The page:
There were so many great quotes from the NCECA pre-conference “Making through Living and Living through Making” that it was hard to focus on the demos. Most of the best quotes came from Ron Meyers. The best one, in my opinion was, “show them you’re thinking.” I really connected with this. I had just finished a three-day workshop with Nick Joerling. Of all the great things Nick showed us and discussed with us, the depth to which he thought out every bit of his artistic statement has really stuck with me.
When using a slab bottom on a pot, Nick replicates his fluid line from the pot, onto the slab so it shows up on the bottom of the pot (see photo below). This captivated me. I have always paid particular attention to how I finish my trimmed bottoms, but slabs have been more of a challenge for me. This was such a beautiful, thoughtful touch. It showed me that Nick was really thinking about this piece. And of course, when I place my mug in the dishwasher, I get a nice surprise.
While at the pre-conference, I got the opportunity to add a Lorna Meaden mug to my collection and was delighted to see a similar thoughtful approach to her work. Her mishima and glaze work pattern up on the bottom of her pot as well. Obviously another step, and one most potters would not take because of time required or just not thinking about it. But as a user of both of these vessels, I appreciate that the makers took the time and thought through this. (Note, Lorna will be joining us next spring at the Art League for a weekend workshop and I personally can’t wait).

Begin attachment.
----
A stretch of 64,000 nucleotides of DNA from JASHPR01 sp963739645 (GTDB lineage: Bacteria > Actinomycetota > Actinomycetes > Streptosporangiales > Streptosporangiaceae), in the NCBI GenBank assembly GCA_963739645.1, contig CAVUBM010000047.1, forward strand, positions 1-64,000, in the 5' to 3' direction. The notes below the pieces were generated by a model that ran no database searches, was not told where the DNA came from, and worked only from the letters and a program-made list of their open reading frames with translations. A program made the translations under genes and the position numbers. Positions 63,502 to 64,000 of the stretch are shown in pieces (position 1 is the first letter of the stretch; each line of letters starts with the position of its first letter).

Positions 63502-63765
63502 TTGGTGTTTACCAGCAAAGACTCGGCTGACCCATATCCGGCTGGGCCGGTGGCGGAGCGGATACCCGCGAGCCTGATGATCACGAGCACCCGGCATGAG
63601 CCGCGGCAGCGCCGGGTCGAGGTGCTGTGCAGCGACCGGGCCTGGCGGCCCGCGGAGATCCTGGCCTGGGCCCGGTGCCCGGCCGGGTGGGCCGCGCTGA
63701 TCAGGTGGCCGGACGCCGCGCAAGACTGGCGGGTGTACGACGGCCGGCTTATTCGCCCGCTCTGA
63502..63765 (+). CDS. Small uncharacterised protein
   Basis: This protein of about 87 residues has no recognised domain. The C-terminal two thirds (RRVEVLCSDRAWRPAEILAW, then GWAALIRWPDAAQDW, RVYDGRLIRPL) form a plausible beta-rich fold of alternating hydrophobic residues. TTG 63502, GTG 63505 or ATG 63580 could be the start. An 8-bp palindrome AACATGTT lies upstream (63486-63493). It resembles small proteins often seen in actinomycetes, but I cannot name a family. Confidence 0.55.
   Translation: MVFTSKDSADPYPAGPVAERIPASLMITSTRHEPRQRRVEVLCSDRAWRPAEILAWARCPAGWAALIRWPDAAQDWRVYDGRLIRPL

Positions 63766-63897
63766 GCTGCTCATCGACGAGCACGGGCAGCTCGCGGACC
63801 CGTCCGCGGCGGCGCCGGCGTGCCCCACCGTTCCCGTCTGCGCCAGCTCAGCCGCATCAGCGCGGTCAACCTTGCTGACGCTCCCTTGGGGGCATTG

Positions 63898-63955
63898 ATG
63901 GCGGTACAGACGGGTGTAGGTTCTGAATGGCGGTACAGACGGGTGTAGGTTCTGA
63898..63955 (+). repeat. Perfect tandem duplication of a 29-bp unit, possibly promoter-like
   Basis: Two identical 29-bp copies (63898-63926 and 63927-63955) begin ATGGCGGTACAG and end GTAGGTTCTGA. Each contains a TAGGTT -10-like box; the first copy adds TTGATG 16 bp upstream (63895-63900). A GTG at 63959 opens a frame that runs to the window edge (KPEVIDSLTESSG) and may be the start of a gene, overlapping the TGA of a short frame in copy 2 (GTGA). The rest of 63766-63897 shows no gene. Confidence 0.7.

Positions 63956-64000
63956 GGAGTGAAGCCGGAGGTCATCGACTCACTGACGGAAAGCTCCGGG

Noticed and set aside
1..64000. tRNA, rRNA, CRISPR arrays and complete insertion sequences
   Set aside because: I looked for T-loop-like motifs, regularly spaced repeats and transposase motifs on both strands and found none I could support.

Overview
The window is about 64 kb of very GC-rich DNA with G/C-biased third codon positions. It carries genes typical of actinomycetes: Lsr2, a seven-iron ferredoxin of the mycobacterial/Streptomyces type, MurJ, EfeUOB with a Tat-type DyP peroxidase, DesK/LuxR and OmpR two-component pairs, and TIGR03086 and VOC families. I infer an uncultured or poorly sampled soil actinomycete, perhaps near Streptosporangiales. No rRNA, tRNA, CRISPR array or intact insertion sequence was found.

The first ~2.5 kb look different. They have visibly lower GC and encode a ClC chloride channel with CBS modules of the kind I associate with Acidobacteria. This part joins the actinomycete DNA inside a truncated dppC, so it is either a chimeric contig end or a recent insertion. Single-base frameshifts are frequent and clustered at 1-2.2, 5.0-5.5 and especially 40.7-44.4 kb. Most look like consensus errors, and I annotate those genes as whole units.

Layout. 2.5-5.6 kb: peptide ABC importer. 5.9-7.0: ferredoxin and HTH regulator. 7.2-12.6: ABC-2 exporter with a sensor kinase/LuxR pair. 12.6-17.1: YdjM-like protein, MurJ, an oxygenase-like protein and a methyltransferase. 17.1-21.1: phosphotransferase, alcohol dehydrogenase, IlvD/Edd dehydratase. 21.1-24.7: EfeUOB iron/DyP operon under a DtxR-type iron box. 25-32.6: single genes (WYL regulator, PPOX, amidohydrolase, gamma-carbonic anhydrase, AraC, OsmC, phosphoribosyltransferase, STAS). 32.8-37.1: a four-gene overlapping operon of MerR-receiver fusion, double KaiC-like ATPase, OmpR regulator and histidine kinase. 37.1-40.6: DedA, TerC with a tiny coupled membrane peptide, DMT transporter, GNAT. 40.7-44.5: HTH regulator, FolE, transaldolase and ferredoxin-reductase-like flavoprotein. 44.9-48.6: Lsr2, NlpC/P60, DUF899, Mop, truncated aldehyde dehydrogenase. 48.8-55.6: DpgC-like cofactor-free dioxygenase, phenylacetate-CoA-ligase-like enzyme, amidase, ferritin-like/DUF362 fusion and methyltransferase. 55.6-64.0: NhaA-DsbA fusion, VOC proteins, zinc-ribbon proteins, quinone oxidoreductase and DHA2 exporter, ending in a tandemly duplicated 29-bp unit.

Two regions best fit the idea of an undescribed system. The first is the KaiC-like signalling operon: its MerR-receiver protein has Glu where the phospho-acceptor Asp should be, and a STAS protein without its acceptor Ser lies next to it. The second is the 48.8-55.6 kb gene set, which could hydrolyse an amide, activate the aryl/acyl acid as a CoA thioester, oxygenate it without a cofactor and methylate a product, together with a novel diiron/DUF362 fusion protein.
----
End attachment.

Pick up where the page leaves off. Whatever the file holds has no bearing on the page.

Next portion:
I have taken these lessons from Ron and Nick and Lorna with me into the studio over the last few months. I had believed that I think through my pots. But when I graduated from student to associate and got control over the entire making process, I had to raise my level of thinking. I had many more choices to make. But with the lessons of these masters, I find myself being even more methodical about the construction and particularly the finishing of my pots and the expression of my artistic statement. My slab bottoms are gaining some interest, and now include that element of surprise I so enjoy when flipping Nick and Lorna’s mug over.
But pot bottoms aren’t the only place to exercise my grey matter. I’ve also been thinking a lot about how to finish the rims of vessels – another constant struggle for me with all the alteration I do. My next firing will provide feedback on those rims, many of them fat and rolled, some innerward, some outward. So far, I prefer these to a rim that just seems to stop.
So what are you thinking about most in your art? How do you show the world that you are thinking?